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The Bath Festival at 70

Imagine Handel’s Water Music played on a barge on the River Avon, a host of candles flickering around the Royal Crescent and an orgy in the Roman Baths – the Bath Festival has 70 years of stories to tell, discovers Georgette McCready

Different generations of Bathonians will each have their own memories of what The Bath Festival means to them. For today’s children it might be the excitement of processing through the streets of the city wearing a colourful mask or costume and joining hundreds of others for the joy of filling Bath Abbey with song.

The next generation up may well have memories of the legendary party in the park. Thousands used to descend on Royal Victoria Park for a free evening of live music to mark the start of the Bath International Music Festival. While orchestras and choirs performed on an outdoor stage in front of the Royal Crescent people sat on the grass and tucked into picnics. Residents of the Circus would place lighted candles in their windows and the evening would conclude with a dramatic firework display in the skies over the Royal Crescent. Those evenings inevitably had their challenges for organisers faced with funding and policing the event. Boisterous and often drunken behaviour by a few and litter left strewn on the grass were an unwelcome hangover from the parties in the park.The Roman Rendezvous at The Bath Festival in 1965 – ticket holders were able to swim in the Roman great bath and dance the night away in the Pump Room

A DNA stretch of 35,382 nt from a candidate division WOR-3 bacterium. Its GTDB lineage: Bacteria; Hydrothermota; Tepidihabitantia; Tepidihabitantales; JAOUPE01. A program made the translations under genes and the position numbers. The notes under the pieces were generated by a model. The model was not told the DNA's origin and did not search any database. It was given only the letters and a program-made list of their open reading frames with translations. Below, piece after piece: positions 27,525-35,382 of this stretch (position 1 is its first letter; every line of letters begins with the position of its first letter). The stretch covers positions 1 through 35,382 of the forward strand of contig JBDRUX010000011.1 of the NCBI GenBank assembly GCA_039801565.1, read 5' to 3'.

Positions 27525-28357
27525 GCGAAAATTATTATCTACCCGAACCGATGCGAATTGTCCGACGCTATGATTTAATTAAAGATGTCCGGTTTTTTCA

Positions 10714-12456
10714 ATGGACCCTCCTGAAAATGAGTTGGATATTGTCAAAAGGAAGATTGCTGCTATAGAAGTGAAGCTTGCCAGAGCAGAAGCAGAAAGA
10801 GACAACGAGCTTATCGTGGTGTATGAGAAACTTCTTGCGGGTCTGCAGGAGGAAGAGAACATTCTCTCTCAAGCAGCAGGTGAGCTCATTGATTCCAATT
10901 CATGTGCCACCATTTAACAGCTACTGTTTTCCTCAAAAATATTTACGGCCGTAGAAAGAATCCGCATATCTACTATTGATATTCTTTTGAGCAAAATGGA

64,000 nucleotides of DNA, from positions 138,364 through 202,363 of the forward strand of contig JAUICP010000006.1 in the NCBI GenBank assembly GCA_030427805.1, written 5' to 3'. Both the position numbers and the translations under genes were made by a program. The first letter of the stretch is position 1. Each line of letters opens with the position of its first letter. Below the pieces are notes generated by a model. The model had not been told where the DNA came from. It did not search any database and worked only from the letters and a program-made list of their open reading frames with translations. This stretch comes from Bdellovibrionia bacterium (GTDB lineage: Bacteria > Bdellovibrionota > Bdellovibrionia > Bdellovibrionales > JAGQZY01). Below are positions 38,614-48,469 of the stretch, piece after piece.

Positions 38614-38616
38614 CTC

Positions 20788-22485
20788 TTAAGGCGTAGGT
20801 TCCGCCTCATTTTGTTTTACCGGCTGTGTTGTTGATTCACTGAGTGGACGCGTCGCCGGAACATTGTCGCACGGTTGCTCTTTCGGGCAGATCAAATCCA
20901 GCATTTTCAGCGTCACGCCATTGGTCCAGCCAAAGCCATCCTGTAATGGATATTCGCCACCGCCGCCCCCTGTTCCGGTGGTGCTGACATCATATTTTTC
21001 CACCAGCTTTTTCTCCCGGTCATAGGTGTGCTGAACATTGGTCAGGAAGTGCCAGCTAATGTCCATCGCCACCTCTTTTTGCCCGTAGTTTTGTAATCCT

There will also be those who remember the earlier days of The Bath Festival when the world’s top classical musicians performed in the city. Violinist Yehudi Menuhin, who was a key influencer and director of the festival programme for many years, played many times to rapt audiences and two of the greatest ballet dancers in history, Margot Fonteyn and Rudolf Nureyev, performed at the Theatre Royal Bath.

Those early years of the festival were meticulously documented in a book, Fifty Festivals: The History of the Bath Festival by Tim Bullamore, published in 1999. The first festival was staged in 1948, but during the 1950s there were a couple of fallow years, which made 1999 the year of the 50th festival and 2018 its 70th anniversary. There has been a centuries-long tradition of music-making and concerts in Bath, but it wasn’t until 1947 that Ian Hunter, who had been involved in the Edinburgh Festival, thought the city would be an ideal environment for a festival of arts aimed at young people. His proposal for The Bath Assembly was welcomed by a city that was suffering the privations and shortages of the post-war period. The first young musicians arrived in Bath in April 1948, where, in the Pavilion, the National Youth Orchestra of Great Britain gave its first concert. The programme was designed by illustrator Edward Ardizzone (he of the Tim series of children’s books) with an introduction by author Horace Annesley Vachell who lived in Widcombe: “Edinburgh rose and gripped a great opportunity. We must do the same. Pilgrims of yore were admonished to see Naples and die. Let us say to the world: ‘Come see Bath and live.’”

Other highlights of that first festival were a visit by a 17-year-old Princess Margaret and a Georgian themed costume ball for 800 – with a waiting list of 700. In those days circuses with animals were the norm and the Daily Express reported gleefully that a concert in the Pavilion, conducted by Sir Adrian Boult, was interrupted by the trumpet call of Dinah, a circus elephant camped in a field across the road.